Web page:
Willie Roy "Bill" Adams, 95 years old Bill Adams was born in York, Arizona on Thursday, December 18, 1919. Exactly 95 years later, he died on Thursday, June 18, 2015. In between those two dates, he lived an exceptional life. Bill moved to Las Cruces in 1956. Before then, he lived much of his life in Mexico, including ranches around Casas Grandes and Colonia Dublan, San Luis Potos,...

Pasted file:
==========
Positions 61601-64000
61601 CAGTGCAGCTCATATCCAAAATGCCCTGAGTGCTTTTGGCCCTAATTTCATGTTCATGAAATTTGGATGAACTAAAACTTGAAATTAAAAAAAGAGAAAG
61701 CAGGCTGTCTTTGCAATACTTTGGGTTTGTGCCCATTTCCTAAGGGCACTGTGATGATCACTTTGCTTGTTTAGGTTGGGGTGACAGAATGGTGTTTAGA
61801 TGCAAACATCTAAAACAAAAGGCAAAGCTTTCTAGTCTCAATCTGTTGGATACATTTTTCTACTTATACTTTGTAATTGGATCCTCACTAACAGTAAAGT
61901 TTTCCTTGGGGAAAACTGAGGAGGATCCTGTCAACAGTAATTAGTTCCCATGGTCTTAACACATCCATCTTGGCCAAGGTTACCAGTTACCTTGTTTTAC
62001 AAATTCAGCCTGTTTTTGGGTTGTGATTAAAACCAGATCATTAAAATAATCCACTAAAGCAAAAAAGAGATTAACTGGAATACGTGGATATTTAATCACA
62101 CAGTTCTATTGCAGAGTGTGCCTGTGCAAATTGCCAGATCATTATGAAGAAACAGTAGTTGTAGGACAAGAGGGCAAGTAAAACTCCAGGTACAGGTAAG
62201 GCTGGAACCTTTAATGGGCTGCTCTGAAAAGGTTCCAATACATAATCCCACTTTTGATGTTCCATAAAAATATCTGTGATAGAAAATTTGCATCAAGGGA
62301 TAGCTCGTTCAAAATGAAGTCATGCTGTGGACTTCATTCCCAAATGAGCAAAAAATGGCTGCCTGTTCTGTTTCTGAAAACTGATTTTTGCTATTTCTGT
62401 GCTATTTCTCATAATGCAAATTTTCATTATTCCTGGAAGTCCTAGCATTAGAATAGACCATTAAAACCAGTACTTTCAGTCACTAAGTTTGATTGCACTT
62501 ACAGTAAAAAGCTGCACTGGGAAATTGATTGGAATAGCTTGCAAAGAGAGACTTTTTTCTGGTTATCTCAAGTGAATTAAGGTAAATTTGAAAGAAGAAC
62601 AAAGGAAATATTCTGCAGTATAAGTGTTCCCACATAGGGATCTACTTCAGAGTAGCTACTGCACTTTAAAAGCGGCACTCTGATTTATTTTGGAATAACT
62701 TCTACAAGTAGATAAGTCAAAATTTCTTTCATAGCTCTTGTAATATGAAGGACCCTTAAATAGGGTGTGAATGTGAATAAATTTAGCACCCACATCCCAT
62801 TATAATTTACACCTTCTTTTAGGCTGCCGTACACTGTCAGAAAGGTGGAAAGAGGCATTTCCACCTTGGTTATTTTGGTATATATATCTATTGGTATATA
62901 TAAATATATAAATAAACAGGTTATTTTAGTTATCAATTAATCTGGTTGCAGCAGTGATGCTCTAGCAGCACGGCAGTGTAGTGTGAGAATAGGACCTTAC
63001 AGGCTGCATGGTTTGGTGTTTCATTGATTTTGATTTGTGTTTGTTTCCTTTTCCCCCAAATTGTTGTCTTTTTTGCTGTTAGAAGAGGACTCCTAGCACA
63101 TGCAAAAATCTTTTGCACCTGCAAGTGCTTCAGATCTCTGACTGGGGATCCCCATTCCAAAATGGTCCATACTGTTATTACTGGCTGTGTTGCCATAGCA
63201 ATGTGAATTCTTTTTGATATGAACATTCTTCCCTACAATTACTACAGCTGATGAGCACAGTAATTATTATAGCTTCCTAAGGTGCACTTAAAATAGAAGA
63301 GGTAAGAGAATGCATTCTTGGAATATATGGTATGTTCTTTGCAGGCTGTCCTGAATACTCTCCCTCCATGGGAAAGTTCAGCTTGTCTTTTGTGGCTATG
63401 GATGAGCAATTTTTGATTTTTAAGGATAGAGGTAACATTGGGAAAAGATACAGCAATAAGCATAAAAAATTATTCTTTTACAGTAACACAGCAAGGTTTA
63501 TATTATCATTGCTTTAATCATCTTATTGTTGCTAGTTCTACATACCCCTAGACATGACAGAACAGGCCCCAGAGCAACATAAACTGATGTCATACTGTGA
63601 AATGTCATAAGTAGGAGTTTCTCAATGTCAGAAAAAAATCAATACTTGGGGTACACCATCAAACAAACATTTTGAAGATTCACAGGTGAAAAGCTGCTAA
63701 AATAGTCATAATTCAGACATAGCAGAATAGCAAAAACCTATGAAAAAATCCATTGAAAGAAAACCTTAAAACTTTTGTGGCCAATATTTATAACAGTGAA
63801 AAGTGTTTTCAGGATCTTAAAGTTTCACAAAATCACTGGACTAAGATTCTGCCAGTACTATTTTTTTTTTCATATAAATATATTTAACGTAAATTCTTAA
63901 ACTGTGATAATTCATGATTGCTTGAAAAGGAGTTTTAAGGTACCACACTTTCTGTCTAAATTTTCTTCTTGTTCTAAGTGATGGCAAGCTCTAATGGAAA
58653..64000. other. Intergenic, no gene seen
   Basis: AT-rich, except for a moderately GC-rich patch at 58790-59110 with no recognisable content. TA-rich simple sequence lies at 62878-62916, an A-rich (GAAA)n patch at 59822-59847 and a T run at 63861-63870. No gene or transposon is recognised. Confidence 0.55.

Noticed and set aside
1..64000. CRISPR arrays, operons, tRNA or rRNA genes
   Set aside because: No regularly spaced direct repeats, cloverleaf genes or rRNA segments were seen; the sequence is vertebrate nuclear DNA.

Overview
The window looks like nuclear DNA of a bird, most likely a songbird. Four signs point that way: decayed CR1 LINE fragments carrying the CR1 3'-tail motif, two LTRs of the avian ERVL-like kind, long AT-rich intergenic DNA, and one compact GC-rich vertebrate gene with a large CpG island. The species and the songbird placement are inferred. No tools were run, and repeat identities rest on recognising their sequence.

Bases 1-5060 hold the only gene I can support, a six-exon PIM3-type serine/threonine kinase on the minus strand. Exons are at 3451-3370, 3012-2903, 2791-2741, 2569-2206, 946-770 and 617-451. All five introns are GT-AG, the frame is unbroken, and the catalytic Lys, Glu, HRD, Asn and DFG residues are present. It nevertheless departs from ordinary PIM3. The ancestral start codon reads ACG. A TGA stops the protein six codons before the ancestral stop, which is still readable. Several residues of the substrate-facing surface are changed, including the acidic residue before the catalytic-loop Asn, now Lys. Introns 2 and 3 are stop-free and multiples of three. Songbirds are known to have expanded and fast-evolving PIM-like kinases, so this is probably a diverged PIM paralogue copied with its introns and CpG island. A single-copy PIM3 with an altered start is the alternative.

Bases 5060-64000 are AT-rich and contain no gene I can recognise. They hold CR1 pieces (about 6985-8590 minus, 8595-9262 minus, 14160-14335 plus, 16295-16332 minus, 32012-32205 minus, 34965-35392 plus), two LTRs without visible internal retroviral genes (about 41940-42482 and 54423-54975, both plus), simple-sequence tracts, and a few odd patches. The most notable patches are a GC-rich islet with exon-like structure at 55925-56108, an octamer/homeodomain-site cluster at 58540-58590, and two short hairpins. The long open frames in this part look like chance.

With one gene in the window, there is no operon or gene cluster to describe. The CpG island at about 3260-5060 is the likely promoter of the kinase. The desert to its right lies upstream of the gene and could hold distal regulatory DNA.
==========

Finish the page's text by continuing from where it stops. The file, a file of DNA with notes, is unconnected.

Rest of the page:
Willie Roy "Bill" Adams, 95 years old Bill Adams was born in York, Arizona on Thursday, December 18, 1919. Exactly 95 years later, he died on Thursday, June 18, 2015. In between those two dates, he lived an exceptional life. Bill moved to Las Cruces in 1956. Before then, he lived much of his life in Mexico, including ranches around Casas Grandes and Colonia Dublan, San Luis Potos, Mexico City, Guadalajara, and Atotonilco. In Arizona, he lived in Klondyke, Bisbee, and Morenci. He also lived in El Paso before settling in Las Cruces. Where he lived isn't has important as how he lived. He was an honest man and he was a hardworking man. Bill was a real cowboy. His last words were asking for his hat. Remarkably, Bill was never sick a day in his life. Maybe he was too busy. Bill was many things in his life: a farmer (pecan farms in Vado); a pilot (owned three airplanes); a seamstress (his mother taught him); an author (he wrote El Rancho Kid, a book about his life, and a couple of shorter fiction books); he was a mechanic (could fix anything); a machinist (at the mines); a rocket technician (for GE); a miner (San Luis Potos), a sailor during WWII (for the U.S. Navy); a businessman (owned several businesses); a friend (to many people horses and he was our dad. He could make a tame friend out of a horse, after others had failed. He grew up ranching. It must have been a hard life, but he loved it. It was all he knew. In 1939, he got a job digging ditches in Morenci, Arizona, for Phelps-Dodge Mining Company. His boss soon saw that Bill was something special and he was promoted to working in the machine shop, receiving further promotions there. Likewise, when he was working in Guadalajara, Mexico in 1947, controlling the aftosa outbreak (hoof & mouth disease in cattle), he was promoted to a GS12. He was successful due to his hard-work ethic and integrity. Bill served in the US Navy during WWII on the USS General MB Stewart from July 1944 - December 1945. That was not the highlight of his life, but he did get to see much of the world. It was a long way away from the ranching life he knew and loved. He had to teach the Navy about the necessity of gloves. He was even successful at that. While in El Paso, he worked with Dr. Werner Von Braun in straightening the bent-up V-2 rockets brought to Ft. Bliss after the war and in developing the first two-stage rocket. The second time he lived in El Paso, Bill worked at a service station, back when gas stations were actually service stations and mechanics had to learn to fix cars, not just change out parts. Later, he bought a service station and became his own boss. Maybe it was the Navy that taught him he wanted to be his own boss. Bill moved his family to Las Cruces in 1956. Here, he had a ranch west of Las Cruces and simultaneously owned and operated a service station. His first service station was on S. Main St. at Bowman. The next was on Picacho, where he also had a used car lot, called Adams Auto Sales. He also had cattle and horse corrals near the corner of South Main and Carver Rd. He finally got out of ranching and bought farms near Vado, where he planted groves of pecan trees. Then in 1972, he talked his oldest son, Floyde, into leaving his job with Sandia National Labs in Albuquerque and moving to Las Cruces to help him with his businesses and farms. They formed a partnership, sold the service station on Picacho, and opened Adams Auto Center on North Main. They became Dunlop Tire distributors. There, they also had the used car lot. Adams Auto Center moved to 2001 S. Valley Dr. in 1977, where it remains today, nearly 60 years after Bill bought that first service station in Las Cruces. Obviously, he taught his children and employees to be honest and hardworking people too. Bill was a funny guy with a quick wit and unique sense of humor. He made many lifelong friends. He liked to travel, especially if he could round up a bunch of folks to go with him. For his auto sales business, he would fly his plane to Phoenix to buy cars, then we would all caravan back with the cars he bought. There were 17 cars one memorable time. He loved to fly his planes and would take anyone for a ride who wanted to go. He loved taking folks to the lake in his boats too. He worked hard and he played hard. How many trips did we take to Disneyland? He saw the Redwood Forest, Mt. Rushmore, the Grand Canyon, Yosemite and other national parks. He traveled to the World's Fair in New York and in Spokane. He saw a lot of the United States including Hawaii and Alaska; he saw a lot of Mexico; and he also saw parts of Canada. You might say, he's been there and done that. Bill's parents were Fanny Crabtree Adams and Leroy "Roy" Jefferson Adams. His younger siblings were Raymun, Floyd "Tio", Domer, Ada, and Sam. Only Ada is still living. He met the girl he would eventually marry, when they were both nine years old. Her name was Martha Taylor. They met while playing leapfrog. He didn't know you weren't supposed to swat girls on the behind like he did the boys, so Mart was not impressed with Bill at first, but he won her over when they were older. Bill was a clever man. He had a good sense for a good opportunity, waiting for him to come along and make it a great opportunity. He could see that Mart would be the best wife and mother, ever. They married October 29, 1939. They were married over 70 years. Mart died April 9, 2010 at the age of 90. Their children are Floyde (Connie), Sid (Linda), Bob (Marla), Marty (died September 6, 1969), and Bonnie Elder (Patrick). Grandchildren are Bill, Lynne, Nancy, Annette, Allen (deceased), Suzy, Linda, Brian, Marty, Stephanie, Amy and Justin; great-grandchildren are Elise, Nolan, Justina, Logan, Joshua, Carol, Carol, Cathy, Jarod, Jason, Jude, Henry, Sora, Taylor, Audrey, Camille, Mia and Harley; great-great-grandchildren are Melody and Skye. Nieces and nephews are Penny, Jane, Cash, Link, Nixie, Adam and Jess. Bill signed his book, El Rancho Kid, siempre agradecido (always grateful), and he was, and those of us who knew him are grateful to have known him. He will be missed. The viewing will be at 9:00, followed by funeral services at 10:00, Monday June 29th, at The Church of Jesus Christ of Latter-Day Saints, 3210 Venus St., Las Cruces. Following his burial at Hillcrest Memorial Cemetery, we will gather back at the church for food and visiting. PDF Printable Version